As I mentioned, today we are in chapter 7, which deals with this mysterious figure, Melchizedek and how Christ’s priesthood is superior to the Levitical priesthood. But before we address some of these details, let me tell you the main point of my sermon. It’s both the main point and the point of application.

In previous weeks, we’ve heard different warnings: pay attention; don’t drift; don’t harden your heart; don’t quit; hold fast

Today’s main point is likewise simple: draw near. This comes from vs 25: “Consequently, he [Jesus] is able to save to the uttermost those who draw near to God through him, since he always lives to make intercession for them.”

The main point of my sermon is this: As you draw near to Christ, you can have confidence that you are fully and forever saved.

The application: draw near to Christ… this is not a one-time action, but ongoing, continuous action.

Rather than going verse by verse through chapter 7, I want to highlight two main ideas from chapter 7: (1) The Order of Melchizedek (2) The Superior Priesthood of Jesus

(1) The Order of Melchizedek

Jesus is our great High Priest after the order of Melchizedek, and this is better than the Levitical priesthood.

In order for us to understand how Jesus’ priesthood is better, we have to understand what being a priest “after the order of Melchizedek” is all about. Who is Melchizedek?

In vs 1-10, the author of Hebrews reminds us of who Melchizedek is and begins to explain his significance. What we discover is that Melchizedek is there to instruct us about Jesus.

Apart from here in Hebrews, Melchizedek only appears in the Bible in two other places. The first is Genesis 14:17-20. He disappears from the storyline of Scripture until he suddenly shows up again in Psalm 110:4. And the only place he appears in the NT is here in Hebrews.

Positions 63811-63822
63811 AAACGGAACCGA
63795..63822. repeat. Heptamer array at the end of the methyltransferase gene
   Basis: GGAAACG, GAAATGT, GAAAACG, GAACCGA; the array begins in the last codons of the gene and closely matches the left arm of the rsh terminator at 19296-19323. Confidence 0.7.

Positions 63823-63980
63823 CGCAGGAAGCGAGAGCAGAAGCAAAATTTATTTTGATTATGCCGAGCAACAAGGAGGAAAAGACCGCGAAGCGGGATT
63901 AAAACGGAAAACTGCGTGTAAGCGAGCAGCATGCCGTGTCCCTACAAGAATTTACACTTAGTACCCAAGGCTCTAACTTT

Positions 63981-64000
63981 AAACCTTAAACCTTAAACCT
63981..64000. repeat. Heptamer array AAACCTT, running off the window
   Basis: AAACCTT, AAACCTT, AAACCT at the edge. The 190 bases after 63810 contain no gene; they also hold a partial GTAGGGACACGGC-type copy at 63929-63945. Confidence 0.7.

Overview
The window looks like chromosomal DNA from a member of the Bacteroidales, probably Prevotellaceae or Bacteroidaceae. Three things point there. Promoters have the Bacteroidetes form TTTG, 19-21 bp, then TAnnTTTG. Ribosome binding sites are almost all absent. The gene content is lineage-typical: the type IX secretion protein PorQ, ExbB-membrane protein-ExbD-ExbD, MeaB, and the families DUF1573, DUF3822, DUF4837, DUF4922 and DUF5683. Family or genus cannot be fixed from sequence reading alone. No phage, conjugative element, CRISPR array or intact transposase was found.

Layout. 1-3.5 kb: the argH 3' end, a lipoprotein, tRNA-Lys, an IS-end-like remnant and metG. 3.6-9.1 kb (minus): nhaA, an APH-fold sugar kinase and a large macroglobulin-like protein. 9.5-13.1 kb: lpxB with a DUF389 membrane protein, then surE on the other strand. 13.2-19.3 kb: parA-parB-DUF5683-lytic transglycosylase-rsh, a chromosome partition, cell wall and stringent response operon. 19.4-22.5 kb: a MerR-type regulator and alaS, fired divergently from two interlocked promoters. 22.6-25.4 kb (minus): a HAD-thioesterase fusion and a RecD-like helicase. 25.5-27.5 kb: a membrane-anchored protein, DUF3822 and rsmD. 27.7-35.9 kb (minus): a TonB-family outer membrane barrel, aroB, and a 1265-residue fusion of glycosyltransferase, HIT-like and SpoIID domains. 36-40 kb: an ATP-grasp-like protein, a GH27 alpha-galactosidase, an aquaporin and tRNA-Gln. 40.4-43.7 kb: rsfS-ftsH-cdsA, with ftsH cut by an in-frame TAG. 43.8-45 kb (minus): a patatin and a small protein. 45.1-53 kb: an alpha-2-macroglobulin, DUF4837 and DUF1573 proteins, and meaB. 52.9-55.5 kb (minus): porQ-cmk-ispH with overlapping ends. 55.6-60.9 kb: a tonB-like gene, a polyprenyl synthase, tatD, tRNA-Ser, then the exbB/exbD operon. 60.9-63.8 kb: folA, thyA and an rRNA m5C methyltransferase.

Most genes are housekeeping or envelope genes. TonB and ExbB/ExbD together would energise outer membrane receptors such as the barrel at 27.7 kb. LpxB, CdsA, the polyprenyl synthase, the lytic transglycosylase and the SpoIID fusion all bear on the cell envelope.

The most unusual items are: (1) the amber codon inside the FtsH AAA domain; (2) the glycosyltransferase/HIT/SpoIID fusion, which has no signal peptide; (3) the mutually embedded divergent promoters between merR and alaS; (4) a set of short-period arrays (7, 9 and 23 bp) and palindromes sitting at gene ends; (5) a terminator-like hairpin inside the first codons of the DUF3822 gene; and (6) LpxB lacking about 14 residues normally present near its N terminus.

This is fascinating. How could such a seemingly insignificant figure play such a crucial role in instructing us about Jesus? This highlights the God-breathed nature of Scripture. We could not have grasped this truth apart from God revealing it to us in Scripture. The Holy Spirit inspired the author of Hebrews to reveal to us the depths of God’s word.

Many scholars think Hebrews is a sermon in the form of a letter. And so, here in vs 1-10, we have the author of Hebrews exegeting (interpreting) Genesis 14:17-20.

Let me remind you of the context in Genesis 14, where Melchizedek first appears. Abraham and his nephew Lot have separated. Abraham settles in the land of Canaan. Lot settled near the city of Sodom. And in this region during this time, various kings were at war with each other.

Four eastern kings went to war with five Caananite kings. Lot gets caught up in this and becomes a prisoner of war (POW).

Abraham gets intel about the situation and leads a search a rescue mission with 300 men to go and rescue Lot and his kinsmen. This is like an OT Seal Team Six. This victory signals God’s blessing on his people. The first of many times God would deliver his people against impossible odds.